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By ShayaG
06th Sep 2018 14:08

The reason why the process was “incredibly simple” was because it was the submission of the same 10 numbers we have been submitting to HMRC for years!

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By SXGuy
07th Sep 2018 05:35

I tested quickfiles version of mtd yesterday. (didn't submit to hmrc) but I must say I'm Bit peed off at the level of information that's being sent.

It was put as a replacement to self assessment, yet all I see is more information at hmrc disposal to query.

Every single client name along with amounts paid, expenses grouped by category.

I apreciate if hmrc wanted to they could obtain these details, but surely this is nothing like a self assessment submission.

Further I noticed that it doesnt always work well, I use journal entries to monitor corporation tax due each month, mtd treated this as an expense before tax.

Something I'd have to make an adjustment on, and no doubt be queried over.

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Replying to SXGuy:
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By johnjenkins
07th Sep 2018 08:52

The idea of MTD is so that HMRC have access to every single transaction a business makes. They can then make sure a business registers for VAT on time and they can do a mundane computer check on every business so it makes it easier to pick those for investigation. The computer will be programmed with lots of little goodies that HMRC won't tell us about (although once stuff starts coming through we will have a pretty good idea of what they are looking at). Then of course the big boys will find ways around it and we back to square one after all the hassle. This course of action will destroy a lot of small business (that is one of the benefits to HMRC of MTD) and we could get back to the pre MT days of large business against large unions. Of course the stagnation that follows will all be blamed on Brexit.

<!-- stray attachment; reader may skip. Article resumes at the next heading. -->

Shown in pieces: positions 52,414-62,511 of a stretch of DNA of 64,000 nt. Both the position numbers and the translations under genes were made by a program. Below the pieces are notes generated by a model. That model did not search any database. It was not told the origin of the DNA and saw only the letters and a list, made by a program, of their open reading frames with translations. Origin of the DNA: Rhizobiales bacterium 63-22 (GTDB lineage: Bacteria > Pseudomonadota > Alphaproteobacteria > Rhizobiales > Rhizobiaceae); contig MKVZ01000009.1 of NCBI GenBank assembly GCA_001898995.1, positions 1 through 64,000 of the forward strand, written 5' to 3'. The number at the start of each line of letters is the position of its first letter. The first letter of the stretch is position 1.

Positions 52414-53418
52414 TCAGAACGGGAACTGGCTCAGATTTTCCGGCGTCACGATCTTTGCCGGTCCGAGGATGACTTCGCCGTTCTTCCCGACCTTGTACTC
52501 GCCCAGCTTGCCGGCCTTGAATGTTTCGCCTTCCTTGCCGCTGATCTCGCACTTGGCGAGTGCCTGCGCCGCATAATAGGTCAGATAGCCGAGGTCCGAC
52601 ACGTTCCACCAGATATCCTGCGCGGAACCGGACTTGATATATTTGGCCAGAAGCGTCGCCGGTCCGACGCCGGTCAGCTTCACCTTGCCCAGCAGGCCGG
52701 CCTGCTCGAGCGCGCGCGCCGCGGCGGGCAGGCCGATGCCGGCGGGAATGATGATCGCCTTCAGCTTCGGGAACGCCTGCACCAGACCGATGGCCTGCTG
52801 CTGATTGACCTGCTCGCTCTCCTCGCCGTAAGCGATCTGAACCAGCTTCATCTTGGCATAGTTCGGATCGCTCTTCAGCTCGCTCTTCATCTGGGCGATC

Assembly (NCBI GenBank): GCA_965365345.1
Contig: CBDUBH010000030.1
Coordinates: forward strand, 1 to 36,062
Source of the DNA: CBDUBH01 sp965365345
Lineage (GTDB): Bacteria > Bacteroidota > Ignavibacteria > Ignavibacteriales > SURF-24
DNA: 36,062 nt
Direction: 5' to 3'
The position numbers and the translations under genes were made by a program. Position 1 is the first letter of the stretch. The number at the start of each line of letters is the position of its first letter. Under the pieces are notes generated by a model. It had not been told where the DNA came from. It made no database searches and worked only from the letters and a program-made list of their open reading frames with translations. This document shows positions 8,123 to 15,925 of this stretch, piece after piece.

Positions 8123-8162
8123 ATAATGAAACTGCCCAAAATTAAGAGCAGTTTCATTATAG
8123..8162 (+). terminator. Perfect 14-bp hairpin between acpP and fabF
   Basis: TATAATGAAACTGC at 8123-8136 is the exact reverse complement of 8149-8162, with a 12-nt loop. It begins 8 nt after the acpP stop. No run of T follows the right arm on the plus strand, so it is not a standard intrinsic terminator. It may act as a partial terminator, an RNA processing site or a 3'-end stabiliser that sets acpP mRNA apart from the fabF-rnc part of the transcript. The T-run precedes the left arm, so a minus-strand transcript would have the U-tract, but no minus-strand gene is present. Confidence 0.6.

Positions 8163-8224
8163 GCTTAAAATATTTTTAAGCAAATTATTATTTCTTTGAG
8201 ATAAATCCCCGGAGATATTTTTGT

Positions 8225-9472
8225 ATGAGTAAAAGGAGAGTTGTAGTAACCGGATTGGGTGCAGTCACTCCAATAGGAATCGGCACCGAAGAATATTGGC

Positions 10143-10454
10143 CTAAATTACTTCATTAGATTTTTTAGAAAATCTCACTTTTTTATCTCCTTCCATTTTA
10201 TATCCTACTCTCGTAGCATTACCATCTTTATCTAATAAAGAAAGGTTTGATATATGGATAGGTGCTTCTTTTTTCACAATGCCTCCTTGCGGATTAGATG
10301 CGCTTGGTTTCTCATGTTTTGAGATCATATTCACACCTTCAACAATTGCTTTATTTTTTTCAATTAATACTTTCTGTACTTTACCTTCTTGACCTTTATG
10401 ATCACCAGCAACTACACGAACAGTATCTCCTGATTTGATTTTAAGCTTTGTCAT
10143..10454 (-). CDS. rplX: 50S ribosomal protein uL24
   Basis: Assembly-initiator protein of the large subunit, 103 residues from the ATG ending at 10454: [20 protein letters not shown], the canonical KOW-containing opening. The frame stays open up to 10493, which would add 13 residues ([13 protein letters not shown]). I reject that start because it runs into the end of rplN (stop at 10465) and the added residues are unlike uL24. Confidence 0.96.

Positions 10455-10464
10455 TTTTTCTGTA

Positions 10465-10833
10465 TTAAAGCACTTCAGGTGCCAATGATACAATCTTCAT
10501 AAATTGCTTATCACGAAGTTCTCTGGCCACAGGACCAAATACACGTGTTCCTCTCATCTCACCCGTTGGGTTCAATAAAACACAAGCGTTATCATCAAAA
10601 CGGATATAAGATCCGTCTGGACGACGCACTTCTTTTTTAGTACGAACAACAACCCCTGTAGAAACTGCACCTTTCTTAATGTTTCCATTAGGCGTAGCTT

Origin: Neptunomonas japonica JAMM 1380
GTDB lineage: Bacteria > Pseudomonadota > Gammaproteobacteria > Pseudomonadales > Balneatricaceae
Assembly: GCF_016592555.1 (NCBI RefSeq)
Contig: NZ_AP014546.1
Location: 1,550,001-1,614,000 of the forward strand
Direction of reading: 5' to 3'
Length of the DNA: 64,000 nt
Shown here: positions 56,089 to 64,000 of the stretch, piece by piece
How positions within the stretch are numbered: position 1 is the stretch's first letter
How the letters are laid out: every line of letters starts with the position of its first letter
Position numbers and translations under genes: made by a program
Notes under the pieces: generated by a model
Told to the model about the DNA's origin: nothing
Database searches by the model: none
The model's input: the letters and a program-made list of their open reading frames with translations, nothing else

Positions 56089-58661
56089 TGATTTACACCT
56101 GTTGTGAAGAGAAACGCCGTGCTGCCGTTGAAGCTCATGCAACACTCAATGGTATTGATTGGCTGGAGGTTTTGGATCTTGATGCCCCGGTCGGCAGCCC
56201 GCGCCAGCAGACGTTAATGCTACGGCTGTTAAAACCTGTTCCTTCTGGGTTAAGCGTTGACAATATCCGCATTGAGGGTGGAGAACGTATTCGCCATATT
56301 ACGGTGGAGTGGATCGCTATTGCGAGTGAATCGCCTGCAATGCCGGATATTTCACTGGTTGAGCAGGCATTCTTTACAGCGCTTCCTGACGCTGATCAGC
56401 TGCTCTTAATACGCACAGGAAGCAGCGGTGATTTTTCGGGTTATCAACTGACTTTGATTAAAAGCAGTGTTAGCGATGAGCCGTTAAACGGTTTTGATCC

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Replying to SXGuy:
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By EnglishRose
07th Sep 2018 10:21

I was just reading an article about HMRC appearing before the public accounts committee to answer for their apparent breach of data protection law in gathering voice data without express opt outs. I am not sure I trust them if they cannot even get data protection law right (they tried to gather my data that way earlier this year).

If we combine this with "open banking" the banks are doing plus HMRC's new right to access bank statements more easily it does feel we pass the line over to a big brother state.
I am presuming those using bridging software anmd who don't use the cloud for security reasons are not using "quickfiles" so probably for the moment outside this.

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Replying to SXGuy:
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By EnglishRose
11th Sep 2018 10:31

That naming every client is a massive issue for some of us. I am not allowed by law to name clients to anyone without express written permission which I never obtain. I am not prepared to use any software which names clients to anyone.